Sea of Cortez, Baja California travel blog

Loreto Harbor

Hotel Tripui and the Tripui Peaks at Puerto Escondido

Puerto Escondido

Day 6 started with a short leg to Punta Chivato where a quick fuel top off was made before heading down the relatively isolated Gulf coast on the East side of Bahia Concepcion. This is a beautiful, white sandy cove with just a few campers in front of the Posada de las Flores (Punta Chivato) Hotel. Flyers describing the missing aircraft were left with one of the relatively "permanent" campers on the beach. Crossing the bay at the mouth of the Bahia de Concepcion was magnificent with changes of water color from deep green to an almost an almost iridescent light green in random patterns. The Sea of Cortez was formerly (and in some places is still) known as the "Bermejo", or Vermillion, Sea.

A couple of very small fishing camps were spotted along the Eastern shore of the Concepcion peninsula and missing aircraft flyers were left when possible. The next fuel top-off was made at San Sebastion, a little pebble beach inlet in the Bay of San Nicolas just South of the peninsula. San Sebastion seemed to be an enclave of about 8 very nice homes, mostly owned by Americans, on long term leases from one of the residents; The fishing Ejido of San Nicolas is about ten miles further South in the same bay. Moderate chop was encountered for the rest of the ride to Loreto and the well-protected harbor was reached about 4pm.

PICTURE: Loreto Harbor

The closest Pemex station to Loreto Harbor, which primarily houses fishing pangas, is about two km away. Miraculously, a character of a gentleman who introduced himself as "Alberta Al" appeared out of nowhere, with his dog, to offer a soft drink and the use of his diesel "dually" to truck the empty fuel containers into town for refilling. Alberta Al slipped away (much as McGee had done at Bahia Gonzaga) after his good deeds were done! As there was still quite a bit of daylight remaining, and Puerto Escondido was only 17 miles down the coast, the decision to continue on to that port, for an overnight, was taken.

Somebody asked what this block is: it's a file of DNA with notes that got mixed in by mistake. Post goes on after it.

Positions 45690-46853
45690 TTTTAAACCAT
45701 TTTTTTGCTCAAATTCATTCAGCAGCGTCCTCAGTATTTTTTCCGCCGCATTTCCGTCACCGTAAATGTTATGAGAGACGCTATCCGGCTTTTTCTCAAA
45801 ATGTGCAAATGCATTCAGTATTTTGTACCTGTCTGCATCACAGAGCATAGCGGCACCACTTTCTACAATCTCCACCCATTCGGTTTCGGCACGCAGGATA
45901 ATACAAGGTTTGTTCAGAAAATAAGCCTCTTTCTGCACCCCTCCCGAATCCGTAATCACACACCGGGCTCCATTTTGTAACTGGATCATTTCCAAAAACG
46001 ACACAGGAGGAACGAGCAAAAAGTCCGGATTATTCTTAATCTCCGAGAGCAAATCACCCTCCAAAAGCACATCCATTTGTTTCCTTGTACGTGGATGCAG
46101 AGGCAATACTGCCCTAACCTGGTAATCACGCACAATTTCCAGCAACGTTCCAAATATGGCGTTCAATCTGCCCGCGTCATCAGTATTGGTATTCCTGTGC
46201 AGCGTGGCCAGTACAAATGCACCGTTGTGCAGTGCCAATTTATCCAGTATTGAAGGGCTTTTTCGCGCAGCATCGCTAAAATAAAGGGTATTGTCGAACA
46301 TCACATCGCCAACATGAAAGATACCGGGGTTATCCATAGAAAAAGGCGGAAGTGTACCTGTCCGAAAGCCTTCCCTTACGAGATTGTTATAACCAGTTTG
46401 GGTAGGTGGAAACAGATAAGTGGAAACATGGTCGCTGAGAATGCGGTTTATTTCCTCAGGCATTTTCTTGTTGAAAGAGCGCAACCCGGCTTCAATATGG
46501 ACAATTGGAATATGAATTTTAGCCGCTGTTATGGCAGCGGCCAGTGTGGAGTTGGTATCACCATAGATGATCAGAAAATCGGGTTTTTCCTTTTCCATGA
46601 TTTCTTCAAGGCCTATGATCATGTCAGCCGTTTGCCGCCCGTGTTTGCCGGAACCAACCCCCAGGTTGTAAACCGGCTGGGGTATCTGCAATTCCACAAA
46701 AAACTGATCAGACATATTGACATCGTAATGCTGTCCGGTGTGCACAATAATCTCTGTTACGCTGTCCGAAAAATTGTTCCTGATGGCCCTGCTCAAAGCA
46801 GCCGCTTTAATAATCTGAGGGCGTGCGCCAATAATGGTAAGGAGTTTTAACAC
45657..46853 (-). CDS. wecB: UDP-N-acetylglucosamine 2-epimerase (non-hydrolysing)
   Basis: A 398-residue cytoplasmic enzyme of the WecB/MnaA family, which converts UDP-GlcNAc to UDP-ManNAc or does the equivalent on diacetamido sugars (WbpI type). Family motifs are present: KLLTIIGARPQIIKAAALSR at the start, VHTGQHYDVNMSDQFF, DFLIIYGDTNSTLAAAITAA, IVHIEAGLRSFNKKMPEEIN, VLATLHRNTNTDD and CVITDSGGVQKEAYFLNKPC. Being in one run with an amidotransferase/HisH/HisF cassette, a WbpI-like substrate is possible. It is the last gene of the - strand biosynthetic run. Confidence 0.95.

Puerto Escondido is indeed a "Hidden Harbor", surrounded by what looks like three volcanoes and entered from the South side. Once inside, it has the feel of an infinity pool created by the low sea walls between the "volcanoes". There are many boats at anchor in the harbor but still lots of room for others. The land facility is dominated by a big new (and, again, greatly under-utiliized for the moment) Fonatur facility. The fuelling dock here is now in service and is open from 8am to 4pm with a 22% surcharge (well worth it!). Once again, the security guards were the ones (and only ones) to look to for a ride to lodgings.

The nearest hotel to Puerto Escondido is the Hotel Tripui, which is perhaps 1km away. This is a gem of a lodge; brand new, and adjacent to the old Tripui Trailer Park and reportedly under the same ownership. Although it is just getting going, the hotel offers excellent dining in charming, well-decorated surroundings, a very nice pool and rooms that want for nothing. The hotel, located in an oasis with the Tripui peaks behind it provide a charming ambience and its small, but very pleasant staff are anxious to please. Even though breakfast was not normally served until 8 am, after the planned departure time, fresh squeezed orange juice, a mélange of paypaya, bananas and melon plus toast and coffee was provided at 0715.

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